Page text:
Maloof also acknowledged that he closely followed events in Indianapolis, where Kings-ex Peja Stojakovic left the Pacers without compensation Saturday after verbally agreeing to sign a five-year deal with the Hornets worth more than $60 million. Fear of losing Stojakovic in the summer -- and getting nothing in return -- was one of the factors that prompted Sacramento to gamble on an Artest deal in January.

"We haven't had a single problem with him," Maloof said. "He's at the practice facility almost every day. He came to [the Maloof brothers'] basketball camp in Sacramento on the first day and spent three hours with the kids. I never knew he was this good. Everything he's done [since joining the Kings] has been fabulous.

"He's the face of our franchise. Before, when you said 'Sacramento Kings,' you would have thought of Chris Webber or Vlade Divac. Now it's Ron Artest."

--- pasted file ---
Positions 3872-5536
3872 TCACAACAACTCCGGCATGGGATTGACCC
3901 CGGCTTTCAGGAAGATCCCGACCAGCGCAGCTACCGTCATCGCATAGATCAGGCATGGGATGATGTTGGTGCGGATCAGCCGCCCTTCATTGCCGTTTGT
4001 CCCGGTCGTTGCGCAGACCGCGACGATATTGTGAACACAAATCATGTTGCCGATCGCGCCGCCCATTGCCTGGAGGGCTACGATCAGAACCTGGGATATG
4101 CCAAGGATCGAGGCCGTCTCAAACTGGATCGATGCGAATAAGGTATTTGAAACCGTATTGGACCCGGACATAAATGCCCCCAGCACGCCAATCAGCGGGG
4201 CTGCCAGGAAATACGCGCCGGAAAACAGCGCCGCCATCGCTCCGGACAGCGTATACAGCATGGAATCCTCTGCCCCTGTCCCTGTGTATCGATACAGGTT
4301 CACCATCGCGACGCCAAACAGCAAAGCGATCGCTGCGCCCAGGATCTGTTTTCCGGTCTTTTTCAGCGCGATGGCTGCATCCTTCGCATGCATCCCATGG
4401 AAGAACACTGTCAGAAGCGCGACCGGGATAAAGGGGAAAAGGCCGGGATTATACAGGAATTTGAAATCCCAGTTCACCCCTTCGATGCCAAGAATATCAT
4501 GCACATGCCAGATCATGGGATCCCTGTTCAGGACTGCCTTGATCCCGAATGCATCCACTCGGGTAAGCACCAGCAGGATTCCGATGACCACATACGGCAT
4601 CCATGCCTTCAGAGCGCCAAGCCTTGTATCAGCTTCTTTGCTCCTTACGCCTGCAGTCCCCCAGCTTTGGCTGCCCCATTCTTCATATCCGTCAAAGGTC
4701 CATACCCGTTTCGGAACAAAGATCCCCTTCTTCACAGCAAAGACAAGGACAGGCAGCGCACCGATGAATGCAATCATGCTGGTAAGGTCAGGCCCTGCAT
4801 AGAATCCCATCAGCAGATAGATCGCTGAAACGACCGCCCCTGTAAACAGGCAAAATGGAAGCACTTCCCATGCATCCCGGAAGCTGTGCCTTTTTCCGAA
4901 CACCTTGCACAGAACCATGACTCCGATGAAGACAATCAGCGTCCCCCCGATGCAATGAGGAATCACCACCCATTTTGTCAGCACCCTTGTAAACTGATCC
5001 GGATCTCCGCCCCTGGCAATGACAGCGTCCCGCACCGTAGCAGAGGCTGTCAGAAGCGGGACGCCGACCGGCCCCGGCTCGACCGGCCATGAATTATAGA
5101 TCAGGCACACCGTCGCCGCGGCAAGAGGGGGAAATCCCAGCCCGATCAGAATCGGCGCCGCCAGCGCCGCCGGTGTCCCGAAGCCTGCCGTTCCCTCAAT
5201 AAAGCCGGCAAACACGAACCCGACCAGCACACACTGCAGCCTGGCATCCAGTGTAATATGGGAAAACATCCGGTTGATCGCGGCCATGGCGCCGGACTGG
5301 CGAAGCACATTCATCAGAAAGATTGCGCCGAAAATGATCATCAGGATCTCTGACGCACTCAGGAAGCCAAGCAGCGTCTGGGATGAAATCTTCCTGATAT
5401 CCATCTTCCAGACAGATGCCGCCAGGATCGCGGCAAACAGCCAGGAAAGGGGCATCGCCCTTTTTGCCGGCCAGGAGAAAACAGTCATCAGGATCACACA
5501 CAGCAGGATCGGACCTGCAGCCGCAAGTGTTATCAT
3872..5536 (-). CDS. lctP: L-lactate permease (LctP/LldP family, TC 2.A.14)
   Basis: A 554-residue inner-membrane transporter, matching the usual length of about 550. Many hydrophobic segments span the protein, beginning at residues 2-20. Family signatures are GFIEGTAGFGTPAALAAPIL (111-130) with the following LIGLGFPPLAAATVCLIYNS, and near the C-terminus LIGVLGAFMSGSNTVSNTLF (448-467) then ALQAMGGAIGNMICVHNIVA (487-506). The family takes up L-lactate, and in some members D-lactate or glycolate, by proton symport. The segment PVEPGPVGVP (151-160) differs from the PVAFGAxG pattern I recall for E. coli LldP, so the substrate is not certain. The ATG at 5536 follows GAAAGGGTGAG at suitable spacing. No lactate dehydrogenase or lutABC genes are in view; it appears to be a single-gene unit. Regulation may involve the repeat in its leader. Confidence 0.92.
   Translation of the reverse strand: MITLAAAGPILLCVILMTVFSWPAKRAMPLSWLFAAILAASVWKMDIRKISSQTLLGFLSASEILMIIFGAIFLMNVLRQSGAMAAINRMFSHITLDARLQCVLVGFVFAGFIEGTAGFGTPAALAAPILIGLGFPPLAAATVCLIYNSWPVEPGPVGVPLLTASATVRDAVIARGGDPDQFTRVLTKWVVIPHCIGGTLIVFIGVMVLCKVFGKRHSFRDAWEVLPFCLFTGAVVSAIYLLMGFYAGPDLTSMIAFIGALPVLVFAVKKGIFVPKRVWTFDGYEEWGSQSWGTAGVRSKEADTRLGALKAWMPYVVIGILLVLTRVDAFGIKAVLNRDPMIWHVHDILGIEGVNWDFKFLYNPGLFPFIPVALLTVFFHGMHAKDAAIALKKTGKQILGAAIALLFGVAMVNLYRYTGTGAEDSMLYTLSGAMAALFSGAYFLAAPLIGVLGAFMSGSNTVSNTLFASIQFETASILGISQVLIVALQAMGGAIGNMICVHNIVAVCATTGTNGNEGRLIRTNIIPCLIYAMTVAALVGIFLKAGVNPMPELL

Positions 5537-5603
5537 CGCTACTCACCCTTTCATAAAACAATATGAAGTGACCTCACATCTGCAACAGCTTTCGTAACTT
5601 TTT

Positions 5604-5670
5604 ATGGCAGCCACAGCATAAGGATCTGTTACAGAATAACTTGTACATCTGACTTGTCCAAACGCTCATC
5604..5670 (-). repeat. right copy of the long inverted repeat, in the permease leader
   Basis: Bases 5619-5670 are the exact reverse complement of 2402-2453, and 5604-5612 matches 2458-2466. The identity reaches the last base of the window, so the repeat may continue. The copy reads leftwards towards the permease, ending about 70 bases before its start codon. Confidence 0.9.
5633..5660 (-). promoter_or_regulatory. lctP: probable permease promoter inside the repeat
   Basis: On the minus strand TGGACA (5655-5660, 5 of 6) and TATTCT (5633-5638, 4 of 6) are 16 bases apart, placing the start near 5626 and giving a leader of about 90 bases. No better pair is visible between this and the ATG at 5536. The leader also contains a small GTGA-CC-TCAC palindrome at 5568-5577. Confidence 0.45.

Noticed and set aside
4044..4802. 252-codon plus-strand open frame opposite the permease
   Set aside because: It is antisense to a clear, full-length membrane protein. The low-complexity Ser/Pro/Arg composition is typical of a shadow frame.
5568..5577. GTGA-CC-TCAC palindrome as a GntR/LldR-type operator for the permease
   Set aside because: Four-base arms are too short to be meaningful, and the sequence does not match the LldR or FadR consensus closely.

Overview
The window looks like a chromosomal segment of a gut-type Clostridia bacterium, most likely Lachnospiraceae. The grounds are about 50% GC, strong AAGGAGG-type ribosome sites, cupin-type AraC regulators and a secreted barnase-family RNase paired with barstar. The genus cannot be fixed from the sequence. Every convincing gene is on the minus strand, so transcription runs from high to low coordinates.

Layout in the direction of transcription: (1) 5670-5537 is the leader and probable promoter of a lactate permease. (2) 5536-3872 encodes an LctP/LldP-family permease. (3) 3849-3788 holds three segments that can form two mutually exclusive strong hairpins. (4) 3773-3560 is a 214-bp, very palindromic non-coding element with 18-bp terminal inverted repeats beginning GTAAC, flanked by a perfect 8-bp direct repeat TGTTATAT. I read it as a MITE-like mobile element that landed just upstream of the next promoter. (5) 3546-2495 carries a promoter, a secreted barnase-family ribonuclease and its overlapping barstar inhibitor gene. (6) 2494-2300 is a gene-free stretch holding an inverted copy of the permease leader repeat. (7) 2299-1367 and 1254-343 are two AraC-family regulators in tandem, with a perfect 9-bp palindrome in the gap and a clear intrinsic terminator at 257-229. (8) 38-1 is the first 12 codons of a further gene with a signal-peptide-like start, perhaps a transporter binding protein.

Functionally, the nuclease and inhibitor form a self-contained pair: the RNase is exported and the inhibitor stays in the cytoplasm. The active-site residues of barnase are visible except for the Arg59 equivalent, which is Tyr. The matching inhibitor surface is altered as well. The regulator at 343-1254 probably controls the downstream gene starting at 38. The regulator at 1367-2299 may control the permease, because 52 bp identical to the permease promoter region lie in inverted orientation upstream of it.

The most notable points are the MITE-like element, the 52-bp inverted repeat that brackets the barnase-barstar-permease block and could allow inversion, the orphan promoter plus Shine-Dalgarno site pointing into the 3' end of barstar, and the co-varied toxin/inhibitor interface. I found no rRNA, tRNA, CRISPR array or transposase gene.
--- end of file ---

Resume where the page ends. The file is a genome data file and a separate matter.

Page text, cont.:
" There was action in the stands as well as on the floor at UNLV's Cox Pavilion, where Toronto's Mike James -- one of the top three unrestricted free agents left on the market along with Al Harrington and Bonzi Wells -- was conducting face-to-face negotiations with the three teams chasing him: Houston, Dallas and Minnesota.

After a meeting with Rockets officials, James could be seen in a far corner of the gym, engaged in an animated discussion with Mavericks owner (and fellow Pittsburgh native) Mark Cuban.

"We're a lot alike," Cuban said with a smile, declining to reveal any more about the conversation.

James eventually made his way to the opposite baseline for a meeting to set up dinner with Timberwolves vice president of basketball operations Kevin McHale.